Even as Amazon, Google, and Microsoft charge ahead with algorithms that intuit feelings, psychologists warn that trying to read emotions from facial expressions is fundamentally misguided.
A study published in February by UC Berkeley researchers found that for a person to accurately read someone else’s emotions in a video requires paying attention to not just their face but also their body language and surroundings. Software offered by tech companies generally analyzes each face in isolation.
Another study, published last month, took more direct and devastating aim at emotion-detection software. Psychologists reviewed more than 1,000 published findings about facial expressions and emotion and concluded there was no evidence that facial expressions reliably communicate emotion on their own, undermining the core assumption of emotion-detection software.
“It is not possible to confidently infer happiness from a smile, anger from a scowl, or sadness from a frown, as much of current technology tries to do when applying what are mistakenly believed to be the scientific facts,” the authors wrote.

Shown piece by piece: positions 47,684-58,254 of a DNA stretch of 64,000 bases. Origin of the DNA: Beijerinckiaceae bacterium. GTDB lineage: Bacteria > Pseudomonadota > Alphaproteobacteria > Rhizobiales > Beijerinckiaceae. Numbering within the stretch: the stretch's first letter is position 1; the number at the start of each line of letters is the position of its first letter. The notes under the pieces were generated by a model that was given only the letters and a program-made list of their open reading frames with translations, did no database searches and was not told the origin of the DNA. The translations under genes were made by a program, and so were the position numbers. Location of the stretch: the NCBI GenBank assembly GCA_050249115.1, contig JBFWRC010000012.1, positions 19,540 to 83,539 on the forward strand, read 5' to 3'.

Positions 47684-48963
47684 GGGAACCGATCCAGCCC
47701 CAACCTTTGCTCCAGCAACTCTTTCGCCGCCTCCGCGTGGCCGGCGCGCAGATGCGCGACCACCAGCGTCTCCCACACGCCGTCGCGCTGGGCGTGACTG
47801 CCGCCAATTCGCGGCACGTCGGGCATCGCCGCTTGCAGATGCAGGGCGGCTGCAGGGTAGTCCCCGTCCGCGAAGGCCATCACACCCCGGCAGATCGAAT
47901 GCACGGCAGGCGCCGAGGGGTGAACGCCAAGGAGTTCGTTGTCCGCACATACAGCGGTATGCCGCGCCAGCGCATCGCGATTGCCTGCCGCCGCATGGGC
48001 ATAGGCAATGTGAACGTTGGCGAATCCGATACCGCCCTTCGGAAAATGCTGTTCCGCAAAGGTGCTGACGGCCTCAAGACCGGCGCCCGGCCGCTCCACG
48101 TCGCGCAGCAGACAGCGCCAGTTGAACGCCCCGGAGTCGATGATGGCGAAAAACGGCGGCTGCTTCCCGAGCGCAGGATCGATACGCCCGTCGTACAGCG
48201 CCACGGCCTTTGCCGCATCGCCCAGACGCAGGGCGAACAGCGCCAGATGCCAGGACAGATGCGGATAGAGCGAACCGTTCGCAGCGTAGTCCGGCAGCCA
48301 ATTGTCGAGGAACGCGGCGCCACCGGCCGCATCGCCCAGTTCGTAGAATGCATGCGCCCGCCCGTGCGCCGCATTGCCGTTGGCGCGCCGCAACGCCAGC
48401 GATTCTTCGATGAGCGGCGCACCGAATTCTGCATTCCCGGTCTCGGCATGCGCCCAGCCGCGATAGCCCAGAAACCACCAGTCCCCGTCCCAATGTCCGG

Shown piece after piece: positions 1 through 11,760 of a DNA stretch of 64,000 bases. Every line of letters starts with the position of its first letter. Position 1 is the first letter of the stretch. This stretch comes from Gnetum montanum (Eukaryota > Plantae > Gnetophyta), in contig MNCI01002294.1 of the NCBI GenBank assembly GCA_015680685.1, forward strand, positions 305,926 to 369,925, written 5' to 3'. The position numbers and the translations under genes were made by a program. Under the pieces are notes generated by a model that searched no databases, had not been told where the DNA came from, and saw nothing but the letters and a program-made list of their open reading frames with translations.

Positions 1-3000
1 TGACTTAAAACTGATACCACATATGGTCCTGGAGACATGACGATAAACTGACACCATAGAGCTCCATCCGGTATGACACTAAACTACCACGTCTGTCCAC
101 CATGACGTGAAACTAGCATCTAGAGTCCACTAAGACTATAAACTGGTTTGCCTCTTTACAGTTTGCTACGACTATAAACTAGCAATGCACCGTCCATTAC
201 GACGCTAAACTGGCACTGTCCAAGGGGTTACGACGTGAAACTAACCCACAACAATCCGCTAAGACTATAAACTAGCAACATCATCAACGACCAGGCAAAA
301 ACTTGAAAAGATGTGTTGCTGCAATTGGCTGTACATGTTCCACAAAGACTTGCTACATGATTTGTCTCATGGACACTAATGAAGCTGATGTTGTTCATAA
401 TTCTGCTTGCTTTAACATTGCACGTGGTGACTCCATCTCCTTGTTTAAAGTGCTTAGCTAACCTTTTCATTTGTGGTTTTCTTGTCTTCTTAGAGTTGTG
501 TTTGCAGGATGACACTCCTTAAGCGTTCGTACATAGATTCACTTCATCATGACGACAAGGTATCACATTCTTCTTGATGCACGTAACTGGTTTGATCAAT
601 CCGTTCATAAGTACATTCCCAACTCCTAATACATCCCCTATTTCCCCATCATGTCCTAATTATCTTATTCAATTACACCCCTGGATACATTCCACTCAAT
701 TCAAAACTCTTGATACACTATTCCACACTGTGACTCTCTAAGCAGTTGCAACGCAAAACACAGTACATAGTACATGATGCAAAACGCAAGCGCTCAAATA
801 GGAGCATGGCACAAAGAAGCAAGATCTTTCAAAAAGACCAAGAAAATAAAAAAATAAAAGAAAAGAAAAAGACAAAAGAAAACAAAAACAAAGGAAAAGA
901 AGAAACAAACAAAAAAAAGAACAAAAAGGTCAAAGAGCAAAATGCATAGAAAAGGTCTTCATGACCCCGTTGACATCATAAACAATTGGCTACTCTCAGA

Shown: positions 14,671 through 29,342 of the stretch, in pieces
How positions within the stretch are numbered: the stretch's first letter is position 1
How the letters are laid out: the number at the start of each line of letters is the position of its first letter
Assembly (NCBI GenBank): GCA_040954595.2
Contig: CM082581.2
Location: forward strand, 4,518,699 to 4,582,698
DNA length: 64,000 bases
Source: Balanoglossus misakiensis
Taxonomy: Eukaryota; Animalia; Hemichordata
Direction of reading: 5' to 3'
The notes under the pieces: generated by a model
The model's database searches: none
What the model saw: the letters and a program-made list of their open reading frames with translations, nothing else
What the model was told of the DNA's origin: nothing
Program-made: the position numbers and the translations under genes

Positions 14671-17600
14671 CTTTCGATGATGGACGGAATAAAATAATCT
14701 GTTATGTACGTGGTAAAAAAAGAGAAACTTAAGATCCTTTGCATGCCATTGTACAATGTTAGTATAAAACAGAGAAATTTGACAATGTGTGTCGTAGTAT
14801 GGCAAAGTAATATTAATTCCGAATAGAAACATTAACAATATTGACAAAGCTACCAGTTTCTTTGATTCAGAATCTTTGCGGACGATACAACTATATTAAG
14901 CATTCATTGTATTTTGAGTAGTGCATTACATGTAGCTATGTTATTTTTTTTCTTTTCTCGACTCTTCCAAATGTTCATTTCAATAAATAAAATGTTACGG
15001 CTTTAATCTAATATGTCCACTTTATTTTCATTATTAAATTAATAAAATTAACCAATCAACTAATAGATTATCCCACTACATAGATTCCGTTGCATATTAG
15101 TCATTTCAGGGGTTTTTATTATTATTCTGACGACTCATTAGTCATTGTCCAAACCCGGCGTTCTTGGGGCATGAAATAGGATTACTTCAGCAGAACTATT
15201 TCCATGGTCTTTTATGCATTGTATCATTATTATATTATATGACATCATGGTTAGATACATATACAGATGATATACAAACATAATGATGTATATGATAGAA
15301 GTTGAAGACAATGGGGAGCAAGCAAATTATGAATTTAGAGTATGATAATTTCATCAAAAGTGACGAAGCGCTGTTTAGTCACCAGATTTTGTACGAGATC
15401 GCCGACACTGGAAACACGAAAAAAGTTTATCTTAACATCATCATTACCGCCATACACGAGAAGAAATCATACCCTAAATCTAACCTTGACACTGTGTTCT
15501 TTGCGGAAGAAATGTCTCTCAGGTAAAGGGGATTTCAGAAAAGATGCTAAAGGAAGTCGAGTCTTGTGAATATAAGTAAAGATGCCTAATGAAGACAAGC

Rumman Chowdhury, who leads work on responsible AI at Accenture, says the situation is an example of the industry not pausing to think through the limitations of its technology. Even if software could read faces accurately, the idea of collapsing the richness of human feeling into a handful of categories for all people and contexts doesn’t make much sense, she says. But hype about the power of AI has led many people inside and outside the tech industry to be overconfident about what computers can do.